Sarah Greaves is an invaluable member of the Hindawi family and a leading figure in the strategic direction of our publishing operations. Sarah is a woman I look up to and I feel fortunate to call her a colleague and mentor. I believe that her recent election to the OASPA Board of Directors is a recognition of all the hard work she’s put into driving openness in scholarly communication and pushing the ideas of Open Access and Open Science to the forefront of publishing.
Sarah is passionate about science communication that places the researcher at its heart. “Researchers are the core of our industry and we must never forget what publishing in any of our titles means for them, their research, and their careers”, she told me.
Researchers are the heart of our industry and during this unprecedented time the key issues they are facing regarding faster publication, transferable peer reviewer reports, use of preprint servers and the publication of negative and null results will challenge our industry in new and exciting ways. “By being of service to researchers during this time and beyond, we will ultimately create a more flexible, transparent and dynamic industry, fully equipped to advance science and make a long-lasting impact for future generations”, she said.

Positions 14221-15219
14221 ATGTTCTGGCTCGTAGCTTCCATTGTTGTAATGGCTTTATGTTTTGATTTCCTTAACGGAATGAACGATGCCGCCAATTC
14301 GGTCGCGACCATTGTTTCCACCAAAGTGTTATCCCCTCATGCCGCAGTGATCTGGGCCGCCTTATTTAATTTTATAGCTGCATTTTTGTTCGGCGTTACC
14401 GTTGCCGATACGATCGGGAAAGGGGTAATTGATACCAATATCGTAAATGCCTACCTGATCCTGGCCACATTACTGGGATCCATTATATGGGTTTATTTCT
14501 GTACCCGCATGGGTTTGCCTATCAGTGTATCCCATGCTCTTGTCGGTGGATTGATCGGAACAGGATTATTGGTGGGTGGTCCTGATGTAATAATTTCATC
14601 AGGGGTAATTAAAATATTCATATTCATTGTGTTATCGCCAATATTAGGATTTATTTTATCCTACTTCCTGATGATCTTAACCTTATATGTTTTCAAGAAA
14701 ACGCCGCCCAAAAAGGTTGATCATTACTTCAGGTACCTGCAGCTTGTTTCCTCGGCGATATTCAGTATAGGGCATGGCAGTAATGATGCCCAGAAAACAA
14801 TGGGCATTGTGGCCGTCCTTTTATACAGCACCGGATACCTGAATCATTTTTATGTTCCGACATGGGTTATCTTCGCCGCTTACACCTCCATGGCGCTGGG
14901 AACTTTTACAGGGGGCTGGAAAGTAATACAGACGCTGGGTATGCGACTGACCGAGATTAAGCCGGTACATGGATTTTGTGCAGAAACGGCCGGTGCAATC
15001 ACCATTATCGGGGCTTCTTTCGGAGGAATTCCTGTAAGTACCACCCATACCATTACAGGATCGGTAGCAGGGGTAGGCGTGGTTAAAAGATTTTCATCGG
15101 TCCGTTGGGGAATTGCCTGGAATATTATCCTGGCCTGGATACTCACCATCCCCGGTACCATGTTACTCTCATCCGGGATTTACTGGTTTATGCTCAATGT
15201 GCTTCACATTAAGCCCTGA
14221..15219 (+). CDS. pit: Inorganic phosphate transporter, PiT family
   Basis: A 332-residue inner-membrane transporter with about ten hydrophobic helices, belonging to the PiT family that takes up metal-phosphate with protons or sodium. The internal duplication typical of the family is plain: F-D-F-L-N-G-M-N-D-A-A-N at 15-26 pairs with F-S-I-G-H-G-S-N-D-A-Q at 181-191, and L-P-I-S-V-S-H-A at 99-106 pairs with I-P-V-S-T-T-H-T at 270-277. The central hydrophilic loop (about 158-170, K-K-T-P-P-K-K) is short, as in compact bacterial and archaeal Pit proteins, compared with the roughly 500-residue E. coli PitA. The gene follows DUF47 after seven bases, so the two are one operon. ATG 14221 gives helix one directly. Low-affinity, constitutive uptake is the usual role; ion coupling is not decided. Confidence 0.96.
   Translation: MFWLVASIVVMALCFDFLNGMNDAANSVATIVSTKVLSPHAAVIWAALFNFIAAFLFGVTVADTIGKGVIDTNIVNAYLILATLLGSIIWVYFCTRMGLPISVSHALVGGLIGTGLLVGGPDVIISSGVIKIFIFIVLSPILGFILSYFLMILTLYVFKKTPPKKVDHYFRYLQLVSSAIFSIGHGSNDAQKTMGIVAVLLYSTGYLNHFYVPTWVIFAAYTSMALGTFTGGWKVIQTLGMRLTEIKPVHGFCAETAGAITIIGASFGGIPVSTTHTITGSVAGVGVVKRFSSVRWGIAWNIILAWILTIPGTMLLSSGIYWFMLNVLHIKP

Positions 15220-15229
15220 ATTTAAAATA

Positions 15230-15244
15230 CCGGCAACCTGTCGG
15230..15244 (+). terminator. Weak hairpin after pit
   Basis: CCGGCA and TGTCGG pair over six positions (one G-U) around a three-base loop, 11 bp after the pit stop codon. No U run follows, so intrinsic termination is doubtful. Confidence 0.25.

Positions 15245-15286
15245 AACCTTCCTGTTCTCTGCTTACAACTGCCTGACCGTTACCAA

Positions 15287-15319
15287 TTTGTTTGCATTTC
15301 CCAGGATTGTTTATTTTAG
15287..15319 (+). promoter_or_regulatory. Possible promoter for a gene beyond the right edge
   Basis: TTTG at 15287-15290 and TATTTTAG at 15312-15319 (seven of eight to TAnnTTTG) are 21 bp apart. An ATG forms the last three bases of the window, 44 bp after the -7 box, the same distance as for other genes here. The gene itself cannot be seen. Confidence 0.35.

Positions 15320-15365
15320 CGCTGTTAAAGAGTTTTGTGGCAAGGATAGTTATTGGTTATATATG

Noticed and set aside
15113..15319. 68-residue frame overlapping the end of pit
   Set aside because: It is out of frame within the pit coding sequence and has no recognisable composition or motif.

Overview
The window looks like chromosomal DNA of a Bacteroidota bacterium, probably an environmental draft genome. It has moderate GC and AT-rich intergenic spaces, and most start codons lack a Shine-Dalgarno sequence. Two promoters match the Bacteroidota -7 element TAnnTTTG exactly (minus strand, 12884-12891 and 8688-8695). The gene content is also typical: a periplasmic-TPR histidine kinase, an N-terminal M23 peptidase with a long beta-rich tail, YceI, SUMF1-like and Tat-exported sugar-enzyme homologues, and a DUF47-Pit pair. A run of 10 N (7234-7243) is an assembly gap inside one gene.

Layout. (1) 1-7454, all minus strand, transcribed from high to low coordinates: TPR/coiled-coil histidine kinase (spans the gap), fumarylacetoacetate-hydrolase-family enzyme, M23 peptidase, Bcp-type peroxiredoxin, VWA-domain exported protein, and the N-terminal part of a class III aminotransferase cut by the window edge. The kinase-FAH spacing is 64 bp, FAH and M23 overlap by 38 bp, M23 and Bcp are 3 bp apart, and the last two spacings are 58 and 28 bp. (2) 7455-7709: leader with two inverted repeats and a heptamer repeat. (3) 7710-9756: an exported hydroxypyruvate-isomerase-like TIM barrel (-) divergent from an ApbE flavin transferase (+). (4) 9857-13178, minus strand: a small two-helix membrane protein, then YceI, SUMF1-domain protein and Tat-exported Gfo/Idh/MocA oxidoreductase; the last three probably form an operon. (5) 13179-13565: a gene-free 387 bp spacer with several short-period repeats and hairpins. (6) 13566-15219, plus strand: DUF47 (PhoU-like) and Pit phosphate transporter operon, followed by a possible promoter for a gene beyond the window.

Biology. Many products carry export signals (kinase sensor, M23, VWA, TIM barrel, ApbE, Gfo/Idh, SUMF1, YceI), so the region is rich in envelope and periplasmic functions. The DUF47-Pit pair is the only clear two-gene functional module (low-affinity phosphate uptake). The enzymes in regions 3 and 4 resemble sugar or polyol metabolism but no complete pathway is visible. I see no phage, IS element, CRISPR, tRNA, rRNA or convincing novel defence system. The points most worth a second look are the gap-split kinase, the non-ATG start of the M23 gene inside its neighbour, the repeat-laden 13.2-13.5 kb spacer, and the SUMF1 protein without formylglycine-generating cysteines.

Open access has been part of Sarah’s career since 2010 when she launched Nature Communications. Moving towards 2021, and with the momentum gained through Plan S, this is a crucial time for OASPA, primarily through its Board, to best represent the leading role that fully open access publishers and related open services (such as archiving, data sharing, etc.) will play in the new, more open world. There are critical issues facing all of us in scholarly publishing, but currently organizations which have been fully open access for many years are often not represented at an industry level during this era of transformative agreements and transition policies.
As an OASPA Board member Sarah aims to represent fully open access publishers (as she has done recently on the Plan S Transparent Pricing Steering Group and in leading the COVID 19 Rapid Review Initiative) and all those working within Open Science to drive forward their communities. “I am keenly aware of the need to do more with preprint servers, enforce FAIR data, support open abstracts and citations, and do whatever we can to increase openness in a way that ultimately serves the academic, our journals and our industry”, she added.
This is an exciting new chapter for Sarah and all of us at Hindawi but, most importantly, a commitment to continue placing the researcher at the heart of everything we do – whether as a publisher or as individuals striving for a shared vision for forward-thinking openness in scholarly publishing.
This blog post is distributed under the Creative Commons Attribution License (CC-BY). The illustration is by Hindawi and is also CC-BY.